Spend any amount of time diving into the relatively shallow rFactor 2 modding scene, and you’ll find a fairly substantial amount of discussion surrounding the FIA GT3 mod created by the Apex Modding Team. Advertised as the must-have GT3 package for rFactor 2, the massive compilation of modern endurance racing entries is still yet to reach the Version 1.0 milestone – and despite several online leagues using the mod in a competitive setting, it’s blatantly obvious to any avid rFactor 2 user that the mod is nowhere near completion. Balance issues, physics oddities, and graphical glitches highlight the list of reasons some chose to ignore the several news items regarding the mod on sites such as VirtualR.net.
Thankfully, an alternative to this eternal science project exists; a modern GT3 mod that’s not only finished, it’s also balanced. The fellows over at XtremeFactor.es have converted Version 1.25 of Simtek’s 2012 Blancpain Endurance Series mod into rFactor 2. Exhibiting some characteristics of a League Edition mod while still retaining certain key attributes of all ten individuals vehicles included in the download, the 1.1 GB package is a viable alternative for those looking for a selection of modern GT cars without forking over some cash for the URD EGT release.
Earlier tonight, I put in some laps with this mod at both Bathurst and Circuit of the Americas, surprised at how well XF were able to get what’s most likely a rudimentary rFactor conversion up to par with the new ISI platform. This is a mod that obviously hasn’t been slaved over too much during the conversion process, but still performs to an acceptable standard while out on the track. On the positive side, managing your tires plays an integral role in your driving experience. My first few laps were much less frustrating when I intentionally drove well under maximum attack, and let the tires get up to temperature before pushing for quick lap times. As the track rubbered in, the tendency for the rear end to step out under acceleration was completely neutered, and I felt like this kind of behavior was what ISI tried and failed to accomplish with their own GT3 spec Camaro. The Sareni Camaro GT3 entry included with rFactor 2 as default content is reminiscent of iRacing’s Old Tire Model – almost as if the effects of cold tires were magnified to show off the real road technology – while XF’s Blancpain Series conversion is more in-line with real world behavior.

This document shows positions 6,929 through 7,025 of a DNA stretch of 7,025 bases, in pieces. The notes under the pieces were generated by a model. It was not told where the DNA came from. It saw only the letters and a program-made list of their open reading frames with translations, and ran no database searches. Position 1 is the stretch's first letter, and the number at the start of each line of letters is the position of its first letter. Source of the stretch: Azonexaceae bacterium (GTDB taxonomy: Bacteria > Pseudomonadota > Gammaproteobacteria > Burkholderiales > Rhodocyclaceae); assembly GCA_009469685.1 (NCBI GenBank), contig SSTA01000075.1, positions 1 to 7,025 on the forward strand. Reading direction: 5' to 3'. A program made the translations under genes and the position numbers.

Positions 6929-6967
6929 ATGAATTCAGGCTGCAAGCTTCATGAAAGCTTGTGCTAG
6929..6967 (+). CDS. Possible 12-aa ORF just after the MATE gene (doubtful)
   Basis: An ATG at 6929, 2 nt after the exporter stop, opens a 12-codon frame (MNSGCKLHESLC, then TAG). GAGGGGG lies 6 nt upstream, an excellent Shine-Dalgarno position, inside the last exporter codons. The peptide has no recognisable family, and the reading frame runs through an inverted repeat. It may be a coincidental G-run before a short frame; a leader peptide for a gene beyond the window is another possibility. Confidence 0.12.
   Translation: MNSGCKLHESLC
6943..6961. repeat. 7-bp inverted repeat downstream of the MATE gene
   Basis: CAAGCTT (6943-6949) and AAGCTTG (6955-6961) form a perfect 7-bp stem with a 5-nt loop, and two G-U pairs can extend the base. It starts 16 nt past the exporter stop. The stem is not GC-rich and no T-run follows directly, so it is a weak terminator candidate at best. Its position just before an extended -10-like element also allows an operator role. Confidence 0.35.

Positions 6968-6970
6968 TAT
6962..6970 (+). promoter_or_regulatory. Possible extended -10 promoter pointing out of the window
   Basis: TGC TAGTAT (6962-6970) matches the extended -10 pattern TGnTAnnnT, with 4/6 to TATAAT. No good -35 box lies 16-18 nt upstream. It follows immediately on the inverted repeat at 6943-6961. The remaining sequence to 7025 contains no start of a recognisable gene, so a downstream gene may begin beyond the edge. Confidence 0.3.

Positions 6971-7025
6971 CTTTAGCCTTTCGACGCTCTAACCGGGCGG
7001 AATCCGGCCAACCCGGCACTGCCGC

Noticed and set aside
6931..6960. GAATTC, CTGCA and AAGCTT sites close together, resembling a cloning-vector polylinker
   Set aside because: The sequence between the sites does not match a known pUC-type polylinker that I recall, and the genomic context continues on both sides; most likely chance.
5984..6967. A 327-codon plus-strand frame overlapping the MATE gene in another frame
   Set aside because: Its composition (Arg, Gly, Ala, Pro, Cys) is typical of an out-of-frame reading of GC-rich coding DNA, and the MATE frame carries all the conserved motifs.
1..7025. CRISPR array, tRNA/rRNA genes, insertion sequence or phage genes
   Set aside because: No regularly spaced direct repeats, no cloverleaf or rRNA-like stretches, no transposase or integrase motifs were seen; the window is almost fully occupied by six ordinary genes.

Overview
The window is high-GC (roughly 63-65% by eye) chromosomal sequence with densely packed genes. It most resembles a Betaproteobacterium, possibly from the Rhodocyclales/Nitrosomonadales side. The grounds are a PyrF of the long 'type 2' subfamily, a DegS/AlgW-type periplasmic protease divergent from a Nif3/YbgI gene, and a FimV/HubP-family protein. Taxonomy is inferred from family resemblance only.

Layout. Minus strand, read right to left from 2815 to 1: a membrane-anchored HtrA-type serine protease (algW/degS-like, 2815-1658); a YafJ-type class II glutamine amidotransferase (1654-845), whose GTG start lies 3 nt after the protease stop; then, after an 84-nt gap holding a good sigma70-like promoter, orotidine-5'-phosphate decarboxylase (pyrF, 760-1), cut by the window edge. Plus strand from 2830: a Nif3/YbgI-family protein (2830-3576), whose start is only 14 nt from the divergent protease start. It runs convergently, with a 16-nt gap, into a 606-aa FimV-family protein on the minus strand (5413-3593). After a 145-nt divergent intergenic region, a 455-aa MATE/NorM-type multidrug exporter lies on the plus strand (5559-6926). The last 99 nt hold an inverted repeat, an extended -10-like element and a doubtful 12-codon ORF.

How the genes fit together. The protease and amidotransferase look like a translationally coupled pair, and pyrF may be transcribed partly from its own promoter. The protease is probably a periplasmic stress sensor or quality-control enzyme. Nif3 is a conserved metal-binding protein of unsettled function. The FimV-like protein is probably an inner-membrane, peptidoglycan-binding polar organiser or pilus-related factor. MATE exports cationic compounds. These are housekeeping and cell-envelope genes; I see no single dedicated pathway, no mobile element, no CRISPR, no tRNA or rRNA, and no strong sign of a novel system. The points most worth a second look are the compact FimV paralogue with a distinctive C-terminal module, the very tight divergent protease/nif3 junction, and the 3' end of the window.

There are indeed some negative aspects, however. The default setups are absolutely atrocious, slapping wet tires on in dry conditions out of the box, and giving stiffness to the car in several areas where your goal for the setup should be to make the car as soft as possible. Once I threw in a setup consisting of more familiar values, the car really didn’t drive all that different from the original rFactor version – albeit with much more dynamic tire behavior that was instantly noticeable during the technical sections at Bathurst. The Force Feedback could also use some improvements, as the basic effects probably won’t leave a lasting impression on anybody. I think serviceable is the adjective I’m looking for here. The key thing is, even when the Force Feedback is performing in an underwhelming manner, the car itself on your PC monitor is exhibiting relatively predictable behavior. There were definitely a few sections where the XF conversion McLaren 12c drove virtually the same as the McLaren 12c in RaceRoom Racing Experience. I think the XF car is a little more challenging to drive, but that’s 100% attributed to rFactor 2’s tire model being leaps and bounds ahead of everything else in terms of detail.
If you can get past the extremely basic Force Feedback, spend some time in the garage area un-fucking the default setup, and come to terms with the fact that it’s just an original rFactor conversion at its core, the 2012 Blancpain Endurance Series for rFactor 2 was a surprisingly worthwhile download. I know the Apex Modding Team are hard at work on their own GT3 mod, but if you want one now, this is the one.
Those needing a setup to get started can find one here. Setup values appear to be uniform across all cars: